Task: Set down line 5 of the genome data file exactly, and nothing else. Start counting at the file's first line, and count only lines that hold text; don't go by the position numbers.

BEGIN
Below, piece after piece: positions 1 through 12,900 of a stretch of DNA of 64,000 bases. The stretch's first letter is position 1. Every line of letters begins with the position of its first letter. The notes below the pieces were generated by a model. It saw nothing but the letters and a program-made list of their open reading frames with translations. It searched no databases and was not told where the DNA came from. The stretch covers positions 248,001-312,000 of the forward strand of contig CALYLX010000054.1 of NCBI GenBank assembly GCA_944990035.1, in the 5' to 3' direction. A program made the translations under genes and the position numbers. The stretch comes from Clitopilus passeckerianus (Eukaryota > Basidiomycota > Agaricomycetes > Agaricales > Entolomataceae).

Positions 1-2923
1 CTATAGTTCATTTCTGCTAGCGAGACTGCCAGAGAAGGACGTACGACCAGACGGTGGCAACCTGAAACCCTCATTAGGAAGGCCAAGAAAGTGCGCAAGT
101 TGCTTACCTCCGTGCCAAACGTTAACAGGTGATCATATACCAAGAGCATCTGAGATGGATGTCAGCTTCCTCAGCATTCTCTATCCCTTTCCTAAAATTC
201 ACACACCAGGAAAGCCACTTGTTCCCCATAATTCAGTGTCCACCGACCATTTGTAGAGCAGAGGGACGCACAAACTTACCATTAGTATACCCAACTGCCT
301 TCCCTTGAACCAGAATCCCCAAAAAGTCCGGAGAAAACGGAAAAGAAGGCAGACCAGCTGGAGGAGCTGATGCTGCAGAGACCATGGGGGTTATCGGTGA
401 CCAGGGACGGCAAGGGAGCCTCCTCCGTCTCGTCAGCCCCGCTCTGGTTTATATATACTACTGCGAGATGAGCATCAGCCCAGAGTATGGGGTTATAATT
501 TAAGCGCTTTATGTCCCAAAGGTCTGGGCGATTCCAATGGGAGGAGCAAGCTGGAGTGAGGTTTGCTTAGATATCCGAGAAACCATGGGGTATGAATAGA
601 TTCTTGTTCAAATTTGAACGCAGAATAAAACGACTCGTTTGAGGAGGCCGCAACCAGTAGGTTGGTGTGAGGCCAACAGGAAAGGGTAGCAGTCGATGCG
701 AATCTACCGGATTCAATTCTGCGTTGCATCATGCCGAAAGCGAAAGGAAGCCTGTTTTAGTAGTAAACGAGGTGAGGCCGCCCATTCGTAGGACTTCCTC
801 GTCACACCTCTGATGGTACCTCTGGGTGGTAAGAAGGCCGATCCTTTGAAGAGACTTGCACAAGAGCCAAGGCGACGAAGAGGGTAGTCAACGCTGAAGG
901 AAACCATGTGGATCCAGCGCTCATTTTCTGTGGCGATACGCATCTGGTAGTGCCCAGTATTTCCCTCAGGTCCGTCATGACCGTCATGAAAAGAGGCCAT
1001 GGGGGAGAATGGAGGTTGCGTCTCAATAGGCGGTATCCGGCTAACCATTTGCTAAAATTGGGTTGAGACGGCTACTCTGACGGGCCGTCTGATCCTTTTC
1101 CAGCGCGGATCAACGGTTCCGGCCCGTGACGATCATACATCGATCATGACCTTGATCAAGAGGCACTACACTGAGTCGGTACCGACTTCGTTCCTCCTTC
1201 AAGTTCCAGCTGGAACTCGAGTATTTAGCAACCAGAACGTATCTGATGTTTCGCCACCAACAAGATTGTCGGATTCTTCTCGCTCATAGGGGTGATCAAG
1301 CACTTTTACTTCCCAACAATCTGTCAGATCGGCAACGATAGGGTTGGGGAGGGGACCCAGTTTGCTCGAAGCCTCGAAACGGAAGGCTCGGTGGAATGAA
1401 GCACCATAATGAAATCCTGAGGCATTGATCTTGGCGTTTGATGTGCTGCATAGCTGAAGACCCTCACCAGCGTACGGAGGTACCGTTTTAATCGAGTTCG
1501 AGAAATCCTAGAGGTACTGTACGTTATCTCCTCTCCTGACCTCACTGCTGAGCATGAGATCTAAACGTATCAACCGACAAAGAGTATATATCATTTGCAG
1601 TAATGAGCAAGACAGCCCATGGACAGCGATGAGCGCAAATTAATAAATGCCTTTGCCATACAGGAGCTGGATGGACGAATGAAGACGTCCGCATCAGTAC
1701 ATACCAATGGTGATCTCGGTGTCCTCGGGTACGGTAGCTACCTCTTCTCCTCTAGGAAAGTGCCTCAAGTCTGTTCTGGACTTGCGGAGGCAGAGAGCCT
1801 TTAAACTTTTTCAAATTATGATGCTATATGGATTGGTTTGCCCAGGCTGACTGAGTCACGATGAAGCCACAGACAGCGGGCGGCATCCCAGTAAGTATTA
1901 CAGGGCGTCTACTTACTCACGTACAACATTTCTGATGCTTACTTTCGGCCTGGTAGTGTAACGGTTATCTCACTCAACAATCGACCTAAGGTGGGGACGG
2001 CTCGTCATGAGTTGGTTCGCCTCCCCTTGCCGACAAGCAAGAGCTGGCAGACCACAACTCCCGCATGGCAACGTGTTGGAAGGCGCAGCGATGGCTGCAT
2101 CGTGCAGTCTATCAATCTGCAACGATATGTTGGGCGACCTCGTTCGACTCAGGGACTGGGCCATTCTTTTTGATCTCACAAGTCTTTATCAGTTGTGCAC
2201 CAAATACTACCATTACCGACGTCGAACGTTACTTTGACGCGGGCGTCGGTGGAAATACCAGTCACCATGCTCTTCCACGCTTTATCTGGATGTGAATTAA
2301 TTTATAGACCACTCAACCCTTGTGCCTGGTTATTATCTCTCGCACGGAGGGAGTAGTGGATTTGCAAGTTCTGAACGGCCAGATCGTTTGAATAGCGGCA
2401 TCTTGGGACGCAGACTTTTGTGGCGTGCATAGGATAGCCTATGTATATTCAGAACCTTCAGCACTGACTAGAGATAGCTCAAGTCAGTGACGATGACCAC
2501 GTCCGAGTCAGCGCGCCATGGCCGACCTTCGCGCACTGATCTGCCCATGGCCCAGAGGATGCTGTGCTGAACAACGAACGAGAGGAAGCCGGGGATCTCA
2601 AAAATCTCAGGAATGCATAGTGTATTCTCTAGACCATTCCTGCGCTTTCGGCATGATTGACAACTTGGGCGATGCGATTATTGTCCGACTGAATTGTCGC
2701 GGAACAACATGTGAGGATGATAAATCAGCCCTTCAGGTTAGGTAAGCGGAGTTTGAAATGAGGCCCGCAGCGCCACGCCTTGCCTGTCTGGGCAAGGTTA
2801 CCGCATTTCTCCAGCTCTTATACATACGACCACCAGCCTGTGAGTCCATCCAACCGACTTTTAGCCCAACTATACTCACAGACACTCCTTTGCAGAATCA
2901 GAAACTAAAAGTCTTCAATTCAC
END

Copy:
201 ACACACCAGGAAAGCCACTTGTTCCCCATAATTCAGTGTCCACCGACCATTTGTAGAGCAGAGGGACGCACAAACTTACCATTAGTATACCCAACTGCCT